Harry Potter (or any other book series)

Though I read the Harry Potter books years ago when they first came out, I had a renewed interest in the characters and wizarding world created by J.K. Rowling when my teens devoured the series. We shared the books, often reading them chapter by chapter together so we could discuss, and, to this day, my daughter and I love to discuss all things related to Hogwarts.

Though Harry and his friends are fictional, the connection my daughter and I have found is very much based in reality. And, on days when she and I are not in sync with communicating, sometimes saying, “Wanna watch a Harry Potter movie with me?” is just what we need to be on the same page again. 

 

Driving. (Even if it means taking the long way home or driving to another state if need be.)

I don’t know what it is about being in the car but my kids will unload all sorts of information when I’m driving them around town. I don’t know if it’s because our eyes are focused forward and the onus to look eye to eye is diminished or if my teens know I can’t really yell when I’m behind the wheel, for some reason, the car is where we’ve had our deepest, most eye-opening conversations. Whether on a quick trip to the school or an hours-long road trip, the car has been the catalyst for many a connection between me and my teens.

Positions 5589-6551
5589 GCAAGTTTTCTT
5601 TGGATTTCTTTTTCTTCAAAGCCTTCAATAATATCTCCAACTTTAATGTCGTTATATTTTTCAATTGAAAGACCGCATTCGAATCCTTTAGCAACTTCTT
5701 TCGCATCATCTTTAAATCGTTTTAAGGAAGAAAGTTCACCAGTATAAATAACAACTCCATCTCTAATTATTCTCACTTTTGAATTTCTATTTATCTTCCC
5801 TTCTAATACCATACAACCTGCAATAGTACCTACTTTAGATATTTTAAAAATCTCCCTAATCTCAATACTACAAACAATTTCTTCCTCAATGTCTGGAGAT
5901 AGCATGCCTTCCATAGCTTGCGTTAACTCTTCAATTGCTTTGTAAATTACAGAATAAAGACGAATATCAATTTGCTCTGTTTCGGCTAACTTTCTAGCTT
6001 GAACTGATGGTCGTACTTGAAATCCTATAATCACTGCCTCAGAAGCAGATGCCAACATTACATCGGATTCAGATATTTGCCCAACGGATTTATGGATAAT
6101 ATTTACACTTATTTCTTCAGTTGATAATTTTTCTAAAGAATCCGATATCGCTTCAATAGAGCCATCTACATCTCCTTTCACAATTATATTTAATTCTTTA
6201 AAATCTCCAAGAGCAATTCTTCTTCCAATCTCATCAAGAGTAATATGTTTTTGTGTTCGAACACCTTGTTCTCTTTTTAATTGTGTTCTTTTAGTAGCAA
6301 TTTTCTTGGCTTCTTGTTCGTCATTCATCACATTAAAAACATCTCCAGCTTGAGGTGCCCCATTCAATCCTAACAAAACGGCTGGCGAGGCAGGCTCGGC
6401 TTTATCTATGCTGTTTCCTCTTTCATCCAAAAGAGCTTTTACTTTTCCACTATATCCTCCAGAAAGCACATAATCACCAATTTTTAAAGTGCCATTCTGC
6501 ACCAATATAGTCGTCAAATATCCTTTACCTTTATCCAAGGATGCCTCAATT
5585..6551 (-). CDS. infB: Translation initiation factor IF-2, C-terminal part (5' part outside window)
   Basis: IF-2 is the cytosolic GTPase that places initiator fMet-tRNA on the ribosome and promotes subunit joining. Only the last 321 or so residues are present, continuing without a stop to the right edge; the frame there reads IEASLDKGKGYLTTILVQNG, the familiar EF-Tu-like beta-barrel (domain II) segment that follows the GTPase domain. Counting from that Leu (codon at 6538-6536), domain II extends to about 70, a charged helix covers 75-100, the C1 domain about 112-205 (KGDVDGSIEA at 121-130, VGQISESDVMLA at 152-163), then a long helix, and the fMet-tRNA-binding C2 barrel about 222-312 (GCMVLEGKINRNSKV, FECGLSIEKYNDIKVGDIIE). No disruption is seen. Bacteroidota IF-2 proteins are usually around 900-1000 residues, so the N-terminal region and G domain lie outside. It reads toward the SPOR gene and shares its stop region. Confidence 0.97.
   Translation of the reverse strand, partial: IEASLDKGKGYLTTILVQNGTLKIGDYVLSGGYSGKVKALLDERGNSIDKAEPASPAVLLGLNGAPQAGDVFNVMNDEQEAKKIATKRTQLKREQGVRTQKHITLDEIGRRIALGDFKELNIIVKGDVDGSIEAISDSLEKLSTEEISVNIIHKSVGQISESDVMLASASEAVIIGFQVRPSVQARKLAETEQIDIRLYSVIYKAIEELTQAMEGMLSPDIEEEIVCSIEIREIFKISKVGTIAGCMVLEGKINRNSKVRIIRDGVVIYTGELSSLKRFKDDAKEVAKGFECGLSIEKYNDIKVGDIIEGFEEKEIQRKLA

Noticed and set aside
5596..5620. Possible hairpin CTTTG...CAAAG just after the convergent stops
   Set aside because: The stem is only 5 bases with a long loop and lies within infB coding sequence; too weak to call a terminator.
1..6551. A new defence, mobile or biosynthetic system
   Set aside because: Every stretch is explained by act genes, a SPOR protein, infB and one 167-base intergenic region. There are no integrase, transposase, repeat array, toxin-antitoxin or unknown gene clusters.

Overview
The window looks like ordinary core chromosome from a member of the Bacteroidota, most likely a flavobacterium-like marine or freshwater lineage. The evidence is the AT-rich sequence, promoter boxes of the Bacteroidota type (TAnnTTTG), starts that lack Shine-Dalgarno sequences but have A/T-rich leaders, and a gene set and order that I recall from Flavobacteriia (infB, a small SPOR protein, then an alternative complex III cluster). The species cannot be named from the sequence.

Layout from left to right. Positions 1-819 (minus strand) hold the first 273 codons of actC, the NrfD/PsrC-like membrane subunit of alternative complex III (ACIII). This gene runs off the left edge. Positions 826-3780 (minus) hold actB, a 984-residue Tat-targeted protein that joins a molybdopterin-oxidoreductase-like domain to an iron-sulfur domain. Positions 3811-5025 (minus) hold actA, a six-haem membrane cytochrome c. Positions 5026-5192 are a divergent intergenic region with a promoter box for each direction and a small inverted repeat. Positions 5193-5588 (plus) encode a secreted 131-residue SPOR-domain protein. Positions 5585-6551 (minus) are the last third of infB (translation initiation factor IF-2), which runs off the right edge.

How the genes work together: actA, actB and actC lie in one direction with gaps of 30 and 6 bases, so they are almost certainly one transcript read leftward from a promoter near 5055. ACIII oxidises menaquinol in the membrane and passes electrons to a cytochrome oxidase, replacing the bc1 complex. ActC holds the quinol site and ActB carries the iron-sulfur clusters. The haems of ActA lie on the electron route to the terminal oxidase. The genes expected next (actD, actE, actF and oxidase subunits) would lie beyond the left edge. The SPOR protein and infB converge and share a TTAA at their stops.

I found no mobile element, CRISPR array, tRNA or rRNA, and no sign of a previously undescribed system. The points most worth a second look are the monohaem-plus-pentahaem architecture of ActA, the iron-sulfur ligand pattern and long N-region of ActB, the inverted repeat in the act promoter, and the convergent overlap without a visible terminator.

I am wistful about the days when my kids start driving because these days, the passenger seat is my gateway to their lives.

 

Washing The Dishes Together. (Yes, by hand.)

Let’s face it: when you live with teens, your kitchen sink is a disaster 24/7. You can never find cups or forks because they are all in your teen’s room and the number of plates they use in one day is mind-boggling. Not to overstate but, at the end of every day, my kitchen usually looks like an explosion at a mattress factory. And, of course, I could yell and scream at them to be more responsible about filling the dishwasher, but the truth is that a dirty sink is my best secret weapon when it comes to talking with my teens.

I turn on some music we both like and I ask one of my teens to choose a task: wash or dry. And then we tackle the pile of dishes together. Some nights, the conversation is terse or perfunctory because they want to get back to texting their friends but, other nights, dishwashing devolves into a full-on dance party, right next to the sink. And, just like with driving, when you are both focused on a task, honesty and forthright communication flows.

I’m certainly not an expert on communicating with teens (Lord knows my kids have slammed plenty of doors with teenaged angst around here) but, at the very least, I’ve managed to find some pretty hilarious memes to send to my friends when my teens ignore my texts.